Monday, May 4, 1998
The Kent State Students Memorial Day will be observed.
On the horizon
On Tuesday, May 5, NATO chiefs of staff meet in Brussels.
On Wednesday, May 6, the Children and the Media conference will be held in Los Angeles to examine the media's portrayals of race and class and their impact on children.
On Thursday, May 7, the special Whitewater grand jury -- the second empaneled at Little Rock since 1994 -- is scheduled to expire. Its term cannot be extended.
On Friday, May 8, the Dalai Lama is scheduled to visit Brandeis University as part of his five-state tour of the United States.
On this day
In 1471, the Yorkists defeated the Lancastrians at the Battle of Tewkesbury in the Wars of the Roses.
In 1493, Pope Alexander VI, a Spaniard, decreed that all new lands discovered west of the Azores were Spanish.
In 1654, K'ang-hsi, fourth emperor of the Ch'ing dynasty, born.
In 1825, Thomas Henry Huxley, British naturalist and humanist and originator of the word agnostic, born.
In 1827, John Hanning Speke, British explorer, born; he was the first European to see Lake Victoria, which he claimed was the source of the Nile.
In 1852, the inspiration for the character in "Alice in Wonderland," Alice Liddell, was born, the daughter of British scholar Henry Liddell.
In 1882, Estelle Sylvia Pankhurst, British painter and suffragette, born; she was the third member of her family to fight for votes for women.
In 1918, Kakuei Tanaka, Japanese prime minister 1972-74, born. Disgraced later in the Lockheed bribery scandal, he was sentenced to four years in jail.
In 1919, students demonstrated in China against the Versailles Peace Conference decision to hand Germany's possessions in Shantung Province to Japan. Known as the May Fourth Movement, it led to the birth of the Chinese Communist Party.
In 1925, Luis Herrera Campins, Venezuelan president from 1978-84, born.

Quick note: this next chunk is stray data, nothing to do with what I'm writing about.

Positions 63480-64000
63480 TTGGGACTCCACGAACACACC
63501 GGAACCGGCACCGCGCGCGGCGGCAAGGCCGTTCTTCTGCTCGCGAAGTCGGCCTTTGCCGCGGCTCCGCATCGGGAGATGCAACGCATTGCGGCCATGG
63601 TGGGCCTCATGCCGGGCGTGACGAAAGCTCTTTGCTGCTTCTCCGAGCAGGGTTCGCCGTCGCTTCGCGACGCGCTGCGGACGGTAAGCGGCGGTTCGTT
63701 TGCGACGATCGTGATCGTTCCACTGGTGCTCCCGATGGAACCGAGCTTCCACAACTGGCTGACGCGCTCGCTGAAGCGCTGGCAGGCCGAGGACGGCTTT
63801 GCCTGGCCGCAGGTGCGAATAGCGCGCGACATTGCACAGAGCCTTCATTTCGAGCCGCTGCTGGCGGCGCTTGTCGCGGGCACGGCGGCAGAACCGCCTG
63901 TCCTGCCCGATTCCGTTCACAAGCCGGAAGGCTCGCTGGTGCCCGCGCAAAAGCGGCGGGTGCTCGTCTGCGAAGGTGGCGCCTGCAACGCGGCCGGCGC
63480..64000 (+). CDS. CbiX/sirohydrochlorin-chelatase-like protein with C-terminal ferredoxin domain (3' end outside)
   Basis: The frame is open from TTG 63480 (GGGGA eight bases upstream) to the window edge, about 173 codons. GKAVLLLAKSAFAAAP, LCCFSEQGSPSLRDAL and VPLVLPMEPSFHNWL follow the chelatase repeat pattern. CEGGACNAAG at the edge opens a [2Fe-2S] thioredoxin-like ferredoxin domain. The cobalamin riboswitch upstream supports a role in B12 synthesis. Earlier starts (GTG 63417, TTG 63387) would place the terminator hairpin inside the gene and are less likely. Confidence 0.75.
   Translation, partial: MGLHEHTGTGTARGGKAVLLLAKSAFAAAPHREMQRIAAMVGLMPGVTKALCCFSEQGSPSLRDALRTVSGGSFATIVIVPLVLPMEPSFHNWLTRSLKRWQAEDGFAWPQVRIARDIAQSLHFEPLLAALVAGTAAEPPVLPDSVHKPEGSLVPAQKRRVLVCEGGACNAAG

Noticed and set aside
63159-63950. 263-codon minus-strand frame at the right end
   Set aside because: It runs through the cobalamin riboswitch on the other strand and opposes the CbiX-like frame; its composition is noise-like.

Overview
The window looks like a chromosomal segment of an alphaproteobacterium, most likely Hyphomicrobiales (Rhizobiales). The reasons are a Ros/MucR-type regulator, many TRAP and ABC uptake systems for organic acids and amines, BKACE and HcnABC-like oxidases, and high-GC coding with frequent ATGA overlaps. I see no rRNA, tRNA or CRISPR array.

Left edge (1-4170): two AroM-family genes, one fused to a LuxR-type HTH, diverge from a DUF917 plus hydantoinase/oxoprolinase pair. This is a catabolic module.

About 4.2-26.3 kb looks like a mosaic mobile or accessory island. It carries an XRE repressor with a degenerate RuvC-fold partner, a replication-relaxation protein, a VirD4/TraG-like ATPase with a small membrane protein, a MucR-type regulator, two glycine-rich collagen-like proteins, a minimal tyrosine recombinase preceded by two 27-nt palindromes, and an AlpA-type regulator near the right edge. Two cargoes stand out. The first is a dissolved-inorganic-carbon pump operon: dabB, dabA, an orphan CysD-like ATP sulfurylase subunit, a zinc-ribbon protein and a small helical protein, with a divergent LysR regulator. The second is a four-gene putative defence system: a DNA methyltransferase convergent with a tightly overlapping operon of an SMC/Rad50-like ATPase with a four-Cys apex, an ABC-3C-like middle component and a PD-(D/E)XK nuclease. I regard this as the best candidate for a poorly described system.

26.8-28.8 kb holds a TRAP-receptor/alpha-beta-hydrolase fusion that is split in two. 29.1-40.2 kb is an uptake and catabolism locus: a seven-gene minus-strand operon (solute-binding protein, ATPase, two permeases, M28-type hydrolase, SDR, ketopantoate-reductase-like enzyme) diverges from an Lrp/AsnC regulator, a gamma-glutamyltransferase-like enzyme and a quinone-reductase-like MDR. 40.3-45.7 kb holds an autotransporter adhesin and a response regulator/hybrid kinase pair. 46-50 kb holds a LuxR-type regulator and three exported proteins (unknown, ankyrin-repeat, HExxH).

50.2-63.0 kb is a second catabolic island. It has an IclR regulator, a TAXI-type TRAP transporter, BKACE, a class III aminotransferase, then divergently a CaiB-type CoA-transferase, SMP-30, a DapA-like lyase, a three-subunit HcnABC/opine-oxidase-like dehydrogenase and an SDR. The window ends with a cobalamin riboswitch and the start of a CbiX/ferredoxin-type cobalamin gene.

In 1928, Hosni Mubarak, president of Egypt since Anwar Sadat was assassinated in 1981, born.
In 1929, actress Audrey Hepburn born; she starred in such films as "Roman Holiday," "Breakfast at Tiffany's" and "My Fair Lady."
In 1932, Al Capone, the Mafia boss who became America's "Public Enemy Number One," began his prison sentence for tax evasion.
In 1938, Dr. Douglas Hyde became the first president of Ireland under its new constitution.
In 1942, the battle of the Coral Sea started in World War II, when naval and air battles began off the Solomon Islands.
In 1945, Field Marshal Montgomery announced that all enemy forces in the Netherlands, Northwest Germany and Denmark had surrendered unconditionally; The U.S. 7th Army captured Hitler's country retreat of Berchtesgaden.
In 1970, National Guards shot four students dead and wounded 11 at Kent State University, after demonstrations against the Vietnam War.
In 1979, Margaret Thatcher became Britain's first woman prime minister with a majority of 43 seats in the House of Commons.
In 1980, Yugoslav wartime partisan leader Josip Broz Tito died at age 87; he became leader of Yugoslavia in 1945 and president in 1953.
In 1989, Col. Oliver North was found guilty in the investigations into the Iran-Contra affair.
In 1993, the United States handed over command of multinational forces in Somalia to the United Nations.
In 1994, Israel and the PLO signed a historic agreement giving Palestinians in the occupied West Bank and Gaza Strip their first measure of freedom since the 1967 Middle East war.
In 1997, Wijayananda Dahanayake, former prime minister of Sri Lanka, died.
Researchers at the National Cancer Institute have used a two-drug treatment to
eradicate cancerous tumors in mice. Learn more about the center, by clicking
Singer Nickolas Ashford is 56.
Egyptian President Hosni Mubarak is 70.
Writer David Guterson (Snow Falling on Cedars) is 42.
Opera singer Roberta Peters is 68.
Country legend Randy Travis is 39.
Columnist George Will is 57.
Sources: Associated Press,
Chase's Calendar of Events 1998, J.P. Morgan